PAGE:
The internet and connected devices have changed our lives and given us a near limitless amount of ways to access information, buy products and services and communicate with others. However, the digital world has also increased the risk of identity fraud and other forms of online security breaches, attacks and scams. You may be unaware that personal data is now being traded on the dark web for significant sums of money. Thieves can also use bank account and credit card numbers to steal money and open new accounts in your name. Everyone should take sufficient steps to protect their personal information. Here are a few best practices.

Protect your passwords

Passwords act as the key to sensitive data you save on various websites so it is vital that you take the time to optimize them to make it harder for hackers and attackers to access your accounts. A longer password is always recommended as it will be more difficult to crack, so try to use at least ten characters and a mix of capital letters, numbers and special characters. You should also be unpredictable in regard to your choice of passwords and how you use them across the web. Always steer clear of common words, birthdates and names, and use different passwords for different sites. Finally, keep passwords in a secure place if you need to write them down but don’t share them in emails, texts or over the phone.

Beware of phishing and scams

It is important to be vigilant about emails or any other forms of correspondence asking for passwords or other personal information because a legitimate enterprise or third party would never do that. Cyber criminals attempt to procure information and details via such methods. Take a safety-first approach to any links you see in emails or online advertising as your personal data could be compromised if you click through or sign up. Just remember to mark it as spam or delete it entirely if you have any suspicions. Completing a quick Google search query with the company or product name will also help you to determine whether you could be scammed. You should also be aware of advance fee fraud types and lottery scams, and how to avoid them.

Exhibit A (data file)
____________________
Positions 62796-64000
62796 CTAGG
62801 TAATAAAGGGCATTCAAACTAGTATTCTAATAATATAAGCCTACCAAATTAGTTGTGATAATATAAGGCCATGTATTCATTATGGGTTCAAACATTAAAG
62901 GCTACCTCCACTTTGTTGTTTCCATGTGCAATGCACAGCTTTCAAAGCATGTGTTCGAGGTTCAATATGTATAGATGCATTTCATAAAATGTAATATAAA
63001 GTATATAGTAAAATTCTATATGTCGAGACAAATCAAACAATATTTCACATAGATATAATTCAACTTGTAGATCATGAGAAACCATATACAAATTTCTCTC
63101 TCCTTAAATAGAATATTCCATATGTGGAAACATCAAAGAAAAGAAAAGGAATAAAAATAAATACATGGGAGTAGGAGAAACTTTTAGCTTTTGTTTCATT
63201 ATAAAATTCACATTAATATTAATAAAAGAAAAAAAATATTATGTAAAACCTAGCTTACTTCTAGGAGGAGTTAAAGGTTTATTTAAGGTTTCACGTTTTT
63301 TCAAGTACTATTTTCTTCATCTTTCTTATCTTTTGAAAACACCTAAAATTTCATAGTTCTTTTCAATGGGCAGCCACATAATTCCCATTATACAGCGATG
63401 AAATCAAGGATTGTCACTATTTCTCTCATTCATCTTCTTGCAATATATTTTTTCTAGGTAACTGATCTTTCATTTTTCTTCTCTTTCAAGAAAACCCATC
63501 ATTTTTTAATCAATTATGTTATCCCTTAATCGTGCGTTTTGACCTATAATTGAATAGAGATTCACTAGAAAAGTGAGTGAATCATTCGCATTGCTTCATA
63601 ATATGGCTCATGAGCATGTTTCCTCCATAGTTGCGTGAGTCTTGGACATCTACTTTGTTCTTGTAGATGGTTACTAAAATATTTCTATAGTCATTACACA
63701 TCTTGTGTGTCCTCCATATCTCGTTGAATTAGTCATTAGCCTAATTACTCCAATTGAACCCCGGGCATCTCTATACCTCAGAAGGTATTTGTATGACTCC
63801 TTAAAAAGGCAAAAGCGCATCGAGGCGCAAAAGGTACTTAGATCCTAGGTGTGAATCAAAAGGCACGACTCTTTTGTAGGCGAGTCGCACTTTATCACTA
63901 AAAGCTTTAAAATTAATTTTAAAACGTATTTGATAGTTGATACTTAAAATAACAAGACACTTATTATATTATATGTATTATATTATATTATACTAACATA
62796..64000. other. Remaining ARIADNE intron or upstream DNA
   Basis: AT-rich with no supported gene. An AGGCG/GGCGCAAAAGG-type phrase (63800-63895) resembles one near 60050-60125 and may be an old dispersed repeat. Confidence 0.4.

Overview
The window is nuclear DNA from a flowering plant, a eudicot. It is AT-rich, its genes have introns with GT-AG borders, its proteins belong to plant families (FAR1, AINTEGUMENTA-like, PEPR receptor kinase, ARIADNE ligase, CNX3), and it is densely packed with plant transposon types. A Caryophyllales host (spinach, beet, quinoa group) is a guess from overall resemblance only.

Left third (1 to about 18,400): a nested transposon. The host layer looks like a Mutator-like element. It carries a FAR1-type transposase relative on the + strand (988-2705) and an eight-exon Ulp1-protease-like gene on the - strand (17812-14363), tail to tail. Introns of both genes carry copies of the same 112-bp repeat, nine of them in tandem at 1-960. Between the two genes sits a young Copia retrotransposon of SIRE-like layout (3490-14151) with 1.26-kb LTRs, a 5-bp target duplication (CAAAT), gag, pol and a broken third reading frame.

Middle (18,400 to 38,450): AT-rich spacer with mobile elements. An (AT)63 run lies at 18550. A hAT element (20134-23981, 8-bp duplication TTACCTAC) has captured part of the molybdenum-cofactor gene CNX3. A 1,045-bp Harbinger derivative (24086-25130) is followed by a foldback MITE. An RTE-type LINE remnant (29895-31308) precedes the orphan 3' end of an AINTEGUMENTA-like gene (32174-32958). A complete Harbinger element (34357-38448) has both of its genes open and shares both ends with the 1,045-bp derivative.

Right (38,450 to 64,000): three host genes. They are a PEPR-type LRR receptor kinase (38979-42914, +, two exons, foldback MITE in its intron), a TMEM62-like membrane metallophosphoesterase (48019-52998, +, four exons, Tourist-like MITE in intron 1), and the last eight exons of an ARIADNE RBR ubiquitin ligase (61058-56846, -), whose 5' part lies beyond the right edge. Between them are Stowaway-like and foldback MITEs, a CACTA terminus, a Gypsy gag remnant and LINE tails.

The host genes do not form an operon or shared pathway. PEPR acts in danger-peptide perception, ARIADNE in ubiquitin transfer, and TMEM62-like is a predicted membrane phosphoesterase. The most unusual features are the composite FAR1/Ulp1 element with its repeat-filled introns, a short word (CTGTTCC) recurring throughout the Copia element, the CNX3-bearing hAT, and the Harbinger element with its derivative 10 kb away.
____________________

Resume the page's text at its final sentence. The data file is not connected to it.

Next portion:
Check for secure websites and apps

While the specter of cybersecurity attacks continues to grow due to the digitization of today’s society, at some point you will have to give out your personal information when shopping or banking online. To ensure this data is protected, only use safe, secure and encrypted websites and mobile apps. You can easily spot an encrypted site by looking for the HTTPS acronym in the URL of a website in your browser. However, some sites only use encryption when signing in, which could leave you vulnerable, so make sure you see a small lock symbol or HTTPS on every page. When using these secure online hubs, leverage some of the advanced authentication tools available such as two-step verification and strong passwords to protect your information.

Read the small print

Many people often skip reading privacy policies for websites and apps in their entirety but the mass of information you face when signing up or installing a program contains specific details about how your data will be handled. While reading everything is not entirely necessary, you should scan through the text to see whether the third party will share personal and non-personal information and the choices you have. You may also be able to “opt out” of certain information sharing initiatives so you won’t be targeted with ads or emails.

Responsible social sharing

Social media acts as a treasure trove of information for a potential hacker so consider carefully the type of data and details you want to reveal about yourself and share with others on Facebook and other platforms. While a photo of a new expensive purchase may appear innocuous, it could be used by thieves in some form to bypass security verification questions you have set up. Identity theft is one of the most common fraud types so attempt to limit the amount personal information available online. A quick web search of you name should serve up this information.

Device management

It is very likely that you own more than one connected device. The average person now multi-tasks using a laptop, smartphone, tablet and games console. These devices store all of your important data so locking them down when they are not in use is vital. Make it a habit to implement touch ID on your cell phone or use strong pass codes. You should also factory reset any device before selling it as leaving information on it could compromise your personal data.

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